Johnny Depp testifies he's never 'struck any woman in my life'

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(CNN) — Actor Johnny Depp has begun his testimony in his defamation case against his ex-wife Amber Heard.

"My goal is the truth," Depp said early in his remarks.

Depp, known for his work in the "Pirates of the Caribbean" franchise, is suing Heard for $50 million in a Fairfax County, Virginia court over a 2018 Washington Post op-ed in which she wrote about her experience with domestic abuse.

The piece published roughly two years after Heard alleged Depp bruised her face after throwing a phone at her in their Los Angeles home. Depp denied the allegation and was not charged with any crime.

Depp acknowledged in his testimony that he and Heard had arguments during their relationship but said, "Never did I myself reach the point of striking Ms. Heard in any way nor have I ever struck any woman in my life."

He also described his parents' tumultuous relationship and the verbal and physical abuse he and his siblings experienced by their mother.

Depp was not referred to by name in Heard's piece. Still, Depp claims it led to financial losses for him, including being dropped from future "Pirates of the Caribbean" films after he led the franchise for 15 years.

"One day you're Cinderella so to speak and then in zero point six seconds you're Quasimodo," Depp said of how his career turned after he was accused of abuse. "I didn't deserve that and nor did my children, nor did the people who had believed in me all these years."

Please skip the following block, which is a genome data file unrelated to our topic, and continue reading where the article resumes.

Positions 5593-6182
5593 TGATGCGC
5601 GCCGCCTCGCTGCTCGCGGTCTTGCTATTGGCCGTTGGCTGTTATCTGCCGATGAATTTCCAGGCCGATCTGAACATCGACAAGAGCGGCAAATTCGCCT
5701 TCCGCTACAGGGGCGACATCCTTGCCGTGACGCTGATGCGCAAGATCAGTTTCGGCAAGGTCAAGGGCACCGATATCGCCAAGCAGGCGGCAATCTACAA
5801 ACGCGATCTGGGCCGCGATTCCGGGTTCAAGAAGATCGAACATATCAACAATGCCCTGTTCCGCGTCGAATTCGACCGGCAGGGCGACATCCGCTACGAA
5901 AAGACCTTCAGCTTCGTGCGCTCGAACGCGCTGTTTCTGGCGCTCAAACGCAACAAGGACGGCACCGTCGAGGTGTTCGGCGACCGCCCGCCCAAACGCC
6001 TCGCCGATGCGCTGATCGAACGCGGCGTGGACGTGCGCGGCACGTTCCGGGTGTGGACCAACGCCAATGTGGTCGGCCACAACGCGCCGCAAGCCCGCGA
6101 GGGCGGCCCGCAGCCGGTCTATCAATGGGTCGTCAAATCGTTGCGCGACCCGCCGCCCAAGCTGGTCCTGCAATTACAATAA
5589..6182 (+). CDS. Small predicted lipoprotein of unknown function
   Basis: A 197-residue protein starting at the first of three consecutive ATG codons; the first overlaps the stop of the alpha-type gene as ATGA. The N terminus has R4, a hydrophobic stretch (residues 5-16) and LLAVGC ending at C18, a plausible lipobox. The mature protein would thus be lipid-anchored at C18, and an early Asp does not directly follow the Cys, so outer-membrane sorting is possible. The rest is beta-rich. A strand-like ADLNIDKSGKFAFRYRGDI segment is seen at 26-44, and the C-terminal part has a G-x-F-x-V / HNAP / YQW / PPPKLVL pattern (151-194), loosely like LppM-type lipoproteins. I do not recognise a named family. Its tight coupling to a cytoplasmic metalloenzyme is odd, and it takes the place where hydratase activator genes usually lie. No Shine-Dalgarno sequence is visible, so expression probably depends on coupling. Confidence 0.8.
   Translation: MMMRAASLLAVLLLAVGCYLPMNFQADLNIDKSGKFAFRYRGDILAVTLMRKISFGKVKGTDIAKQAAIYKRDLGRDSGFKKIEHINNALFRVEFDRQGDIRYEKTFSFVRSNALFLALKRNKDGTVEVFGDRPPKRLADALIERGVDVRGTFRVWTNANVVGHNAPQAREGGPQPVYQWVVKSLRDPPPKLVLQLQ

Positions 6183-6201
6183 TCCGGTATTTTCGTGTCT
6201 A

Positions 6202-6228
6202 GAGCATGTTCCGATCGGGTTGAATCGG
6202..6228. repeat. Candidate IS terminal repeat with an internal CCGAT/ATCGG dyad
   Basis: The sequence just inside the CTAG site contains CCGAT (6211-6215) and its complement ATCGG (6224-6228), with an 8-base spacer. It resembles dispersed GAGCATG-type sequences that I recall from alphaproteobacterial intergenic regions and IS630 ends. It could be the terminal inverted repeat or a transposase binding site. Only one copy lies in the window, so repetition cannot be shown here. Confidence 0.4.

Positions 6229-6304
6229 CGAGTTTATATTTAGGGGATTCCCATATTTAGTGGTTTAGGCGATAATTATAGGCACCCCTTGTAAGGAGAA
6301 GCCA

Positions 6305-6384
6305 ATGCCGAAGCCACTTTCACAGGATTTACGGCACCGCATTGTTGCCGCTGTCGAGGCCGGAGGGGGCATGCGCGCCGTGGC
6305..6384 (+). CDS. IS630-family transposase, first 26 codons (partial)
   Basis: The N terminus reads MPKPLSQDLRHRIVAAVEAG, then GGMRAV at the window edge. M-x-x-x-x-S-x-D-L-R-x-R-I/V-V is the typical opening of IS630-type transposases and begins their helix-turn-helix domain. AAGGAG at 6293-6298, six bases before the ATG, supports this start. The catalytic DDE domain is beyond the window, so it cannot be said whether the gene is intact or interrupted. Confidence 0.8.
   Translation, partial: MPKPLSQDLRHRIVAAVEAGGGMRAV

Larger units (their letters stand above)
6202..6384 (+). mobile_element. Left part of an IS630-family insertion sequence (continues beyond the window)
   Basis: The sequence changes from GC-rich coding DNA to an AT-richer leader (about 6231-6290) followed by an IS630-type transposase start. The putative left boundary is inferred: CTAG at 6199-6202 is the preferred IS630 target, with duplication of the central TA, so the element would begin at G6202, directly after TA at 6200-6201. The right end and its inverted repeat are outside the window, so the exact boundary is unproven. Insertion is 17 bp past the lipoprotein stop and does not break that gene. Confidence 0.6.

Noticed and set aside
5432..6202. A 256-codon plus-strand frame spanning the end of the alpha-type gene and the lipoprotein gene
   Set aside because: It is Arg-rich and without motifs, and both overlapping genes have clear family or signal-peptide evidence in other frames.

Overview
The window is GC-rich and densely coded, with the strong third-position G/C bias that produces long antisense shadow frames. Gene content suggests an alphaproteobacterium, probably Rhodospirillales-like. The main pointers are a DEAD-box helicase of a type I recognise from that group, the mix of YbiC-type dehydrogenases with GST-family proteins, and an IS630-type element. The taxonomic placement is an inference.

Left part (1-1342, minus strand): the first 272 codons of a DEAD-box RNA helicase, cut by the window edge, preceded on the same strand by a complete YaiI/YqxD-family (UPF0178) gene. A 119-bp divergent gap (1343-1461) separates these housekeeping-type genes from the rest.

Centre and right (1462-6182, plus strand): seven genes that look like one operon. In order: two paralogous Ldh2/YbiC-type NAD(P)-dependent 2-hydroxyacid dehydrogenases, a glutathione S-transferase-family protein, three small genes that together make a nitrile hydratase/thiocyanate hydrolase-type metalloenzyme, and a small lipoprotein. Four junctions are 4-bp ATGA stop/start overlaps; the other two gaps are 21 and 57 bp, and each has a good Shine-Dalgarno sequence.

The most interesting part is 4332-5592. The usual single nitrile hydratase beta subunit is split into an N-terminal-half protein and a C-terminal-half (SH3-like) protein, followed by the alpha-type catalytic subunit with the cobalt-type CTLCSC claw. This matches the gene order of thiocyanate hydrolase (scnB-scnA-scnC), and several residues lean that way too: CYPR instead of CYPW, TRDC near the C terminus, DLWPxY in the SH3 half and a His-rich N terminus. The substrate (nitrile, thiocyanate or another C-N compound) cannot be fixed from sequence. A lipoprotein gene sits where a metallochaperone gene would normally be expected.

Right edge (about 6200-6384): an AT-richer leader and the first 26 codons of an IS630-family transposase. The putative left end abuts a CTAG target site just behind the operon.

'She was too good to be true'

The trial began last week. Depp said his testimony was the "first opportunity I've had to speak about this case in full."

Depp and Amber met on the set of "The Rum Diary" in 2009, married in 2015 and went on to be embroiled in a contentious split for months, with charges of bad behavior levied by both sides.

In his testimony, Depp spoke about the beginning of his relationship with Heard, saying "from what I recall, what I remember, she was too good to be true."

"She was attentive, she was loving, she was smart, she was kind, she was funny, she was understanding. We had many things in common," he said.

The couple settled their divorce in August 2016, releasing a joint statement which read in part, "Our relationship was intensely passionate and at times volatile, but always bound by love."

Heard had been unsuccessful in her attempts to get the suit dismissed. She filed a $100 million defamation countersuit against Depp in 2020, which is ongoing.

Late last year, Depp lost a case in the UK against News Group Newspapers and Dan Wootton, executive editor of The Sun, over an article that claimed Depp was violent toward Heard while they were together. The UK's High Court ruled in the publisher's favor.

Lawyers for the newspaper group argued in court filings that Depp "beat his wife Amber Heard, causing her to suffer significant injury, and on occasion leading to her fearing for her life," citing evidence, including photos, audio recordings and Depp's own text messages.

During the trial, Depp said the tabloid's claims that he was violent toward Heard were "completely untrue."

Judge Andrew Nicol said in his judgment that the paper's claims had been shown to be "substantially true."

Heard posted a note in advance of the current defamation trial on her verified social media accounts, writing "I never named [Depp], rather I wrote about the price women pay for speaking against men in power. I continue to pay that price, but hopefully when this case concludes, I can move on and so can Johnny."

"I have always maintained a love for Johnny and it brings me great pain to have to live out the details of our past life together in front of the world," she wrote. "At this time, I recognize the ongoing support I've been fortunate to receive throughout these years, and in these coming weeks I will be leaning on it more than ever."

This story was first published on CNN.com, "Johnny Depp testifies he's never 'struck any woman in my life'."